Poetry, Fiction & Memoir | Theme: Ancestral Trauma
Soft cover | 155 Pages | $15
“I see this issue as a mending, turning trauma and pain into art . . . It is the process of creating that heals us.”
Christine Lincoln, Guest Editor
2023 Winter Issue Zoom Launch
SUNDAY, MARCH 26, 2 PM EDT
My Youngest Daughter Wants Nothing
The story that keeps
Suitcases on Parnassus Street
Nancy Naomi Carlson
The Leaving Never Leaves
Spoil the Children
My Vagus Nerve Needs a Somatic Butterfly Hug
Dear Friend, I Remember
Sheree La Puma
Retroactive Baby Shower for Iva
Stones in My Mouth
On Having Enough
Christine O’Leary Rockey
Portrait of My Mother
Ellen Hirning Schmidt
She Sits at the Desk in Front of Me
You’ll Remember the Blood
After You Left
It Is Always There
Carol Clark Williams
Spaying the Kitten – SOP
Duffel Bags Are Swelling in the Muddy Culvert
Leaving Daddy Alone
Walking Around the Block
Baby in a Sink
Cats Go for Your Throat
The Facts of Great-Uncle Wilfred
The Immunity of Milkmaids
We Can All Get a Little Crazy
Ruby Makes a Call
Ophelia M. Chambliss
Original Call for Submissions from Guest Editor Christine Lincoln
We hear the words ancestral trauma and we might immediately think of childhood sexual or physical abuse, or the dissolution of our parents’ marriage, or the discovery some awful family secret. Secrets and generational trauma often go hand in hand.
But there are other less obvious ways we can and, most likely, have experienced ancestral trauma. Generational trauma can be something as seemingly insignificant as being raised to fear people who live in the inner city, or something as quietly insidious as growing up poor, or it could be something as prevalent as bearing witness in a family that did not treat its women with the highest regard.
These are the kinds of trauma that have been passed down as easily as mother’s milk, the limiting beliefs and damaging ideas handed down as succinctly as family myths and bedtime stories — the legacy of pain that has been perpetuated by our ancestors, because they could not do any better, but also the generational trauma we have inadvertently continued, because of our inability — until now — to look straight into the shadows where these things hide, to heal, and transcend, create a new legacy.
Christine Lincoln, guest editor. Mary Azrael, Kendra Kopelke, editors. Rosanne Singer, assistant editor. Christine Drawl, managing editor. Breasia Boyd, Ladi Glori, editorial assistants. Christine Drawl, design. Amber Campbell-Wheeler, Shira Segal, Dina Sokal, interns. Lenett Partlow-Myrick, cover painting.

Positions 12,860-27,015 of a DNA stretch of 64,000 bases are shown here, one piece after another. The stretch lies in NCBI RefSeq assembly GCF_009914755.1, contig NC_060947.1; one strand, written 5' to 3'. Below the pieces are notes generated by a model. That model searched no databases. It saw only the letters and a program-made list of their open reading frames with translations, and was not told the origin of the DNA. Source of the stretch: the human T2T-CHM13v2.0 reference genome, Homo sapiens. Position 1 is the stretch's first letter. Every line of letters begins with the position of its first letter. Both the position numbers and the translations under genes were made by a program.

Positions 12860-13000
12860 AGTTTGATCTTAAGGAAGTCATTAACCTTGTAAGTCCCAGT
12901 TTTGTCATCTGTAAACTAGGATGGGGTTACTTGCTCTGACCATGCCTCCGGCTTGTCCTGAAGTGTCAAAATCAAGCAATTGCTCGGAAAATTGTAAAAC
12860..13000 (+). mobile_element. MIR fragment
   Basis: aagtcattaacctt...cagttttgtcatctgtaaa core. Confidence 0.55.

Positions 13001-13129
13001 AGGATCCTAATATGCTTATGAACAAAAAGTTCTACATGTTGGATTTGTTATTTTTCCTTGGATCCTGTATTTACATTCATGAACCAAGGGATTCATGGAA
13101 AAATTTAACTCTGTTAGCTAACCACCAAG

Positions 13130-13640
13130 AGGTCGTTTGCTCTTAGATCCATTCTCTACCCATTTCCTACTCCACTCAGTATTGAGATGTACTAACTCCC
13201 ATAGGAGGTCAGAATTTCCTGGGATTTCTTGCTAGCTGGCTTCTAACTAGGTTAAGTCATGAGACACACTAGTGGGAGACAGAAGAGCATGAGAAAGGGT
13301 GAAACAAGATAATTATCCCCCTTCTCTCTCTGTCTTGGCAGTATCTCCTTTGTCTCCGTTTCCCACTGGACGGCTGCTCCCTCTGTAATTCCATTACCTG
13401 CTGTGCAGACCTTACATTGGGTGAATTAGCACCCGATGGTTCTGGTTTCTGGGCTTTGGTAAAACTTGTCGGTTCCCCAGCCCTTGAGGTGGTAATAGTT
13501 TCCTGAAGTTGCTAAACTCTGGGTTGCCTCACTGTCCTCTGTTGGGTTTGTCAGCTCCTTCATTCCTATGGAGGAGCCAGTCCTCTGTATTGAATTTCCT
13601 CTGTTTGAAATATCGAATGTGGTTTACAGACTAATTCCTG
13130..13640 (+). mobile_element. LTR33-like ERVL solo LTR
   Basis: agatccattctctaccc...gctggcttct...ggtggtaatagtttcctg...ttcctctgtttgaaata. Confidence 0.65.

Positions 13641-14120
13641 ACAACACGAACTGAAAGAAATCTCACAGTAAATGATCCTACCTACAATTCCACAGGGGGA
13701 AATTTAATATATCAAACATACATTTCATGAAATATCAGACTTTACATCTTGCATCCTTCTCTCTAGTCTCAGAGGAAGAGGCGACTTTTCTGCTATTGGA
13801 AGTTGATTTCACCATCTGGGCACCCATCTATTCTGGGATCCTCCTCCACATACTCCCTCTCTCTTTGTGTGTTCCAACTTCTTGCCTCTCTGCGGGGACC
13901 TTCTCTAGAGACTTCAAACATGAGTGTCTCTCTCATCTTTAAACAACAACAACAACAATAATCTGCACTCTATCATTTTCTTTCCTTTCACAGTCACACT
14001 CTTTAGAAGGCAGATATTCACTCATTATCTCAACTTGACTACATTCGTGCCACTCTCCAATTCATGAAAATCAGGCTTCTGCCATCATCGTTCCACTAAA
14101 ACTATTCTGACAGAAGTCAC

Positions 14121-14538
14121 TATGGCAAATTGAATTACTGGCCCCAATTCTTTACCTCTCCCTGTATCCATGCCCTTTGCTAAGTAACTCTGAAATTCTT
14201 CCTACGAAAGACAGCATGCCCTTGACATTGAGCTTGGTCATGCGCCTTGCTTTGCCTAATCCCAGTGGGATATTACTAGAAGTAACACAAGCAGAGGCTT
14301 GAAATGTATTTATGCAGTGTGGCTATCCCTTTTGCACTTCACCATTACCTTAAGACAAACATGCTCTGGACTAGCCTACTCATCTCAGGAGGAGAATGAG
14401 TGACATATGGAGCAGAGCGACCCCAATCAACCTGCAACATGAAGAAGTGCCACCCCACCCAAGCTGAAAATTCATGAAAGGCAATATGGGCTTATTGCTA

Guest Editor, 2023 Passager Open Issue
Christine Lincoln is an internationally award-winning author and motivational speaker. Her stories have appeared in many literary journals such as Pleiades Magazine and the Paris Review. They have been read and performed by Don Cheadle, Gary Dourdan, and Lizan Mitchell.
Lincoln is Poet Laureate Emeritus of York, PA. As Laureate, she created a writing group at a local domestic violence safehouse where she helped survivors of trauma and abuse explore poetry as a means to healing. Christine has traveled throughout the U.S. and the world, including South Africa where she was the first author to represent the United States in South Africa’s annual Year of the Writer Celebration. She has appeared on NPR, The Oprah Winfrey Show, and has been featured as a “Phenomenal Woman” in O: The Oprah Magazine.
Editorial Assistant, 2023 Passager Open Issue
Ladi Glori’s is an innovative Baltimore-based spoken word artist, actress, and author, as well as a passionate activist. She was named a top ten poet of Central PA by Jump Street. Ladi was featured on radio and performed as part of the ‘Becoming Human; Voices to End Rape Culture’ production. She has served as Master of Ceremonies at concerts that speak to the power and vibrance of culture, such as The Imani Concert, Equality Fest and Central Penn College Poetry Slam. Ladi Glori’s passion on stage is only surpassed by her urgency to retell the narrative through empathy, self-love and unapologetic truth.
Editorial Assistant, 2023 Passager Open Issue
Breasia Boyd is an aspiring writer with a fascination for the imagination. As a child she experimented with writing poetry, fanfiction and screenwriting. She said, “I love all forms of creative writing and there’s nothing more magical than watching something you dreamt of come to life.” Growing up in both Maryland and Virginia contributed to her appreciation for culture, arts and her ever growing imagination that fuels her writings. “I’ve experienced city life, country life, beach life and everything else in between. I feel like I’ve lived all over without having to go very far.” Breasia is an alumna of Old Dominion University and is currently pursuing an MFA in Creative Writing and Publishing Arts at the University of Baltimore.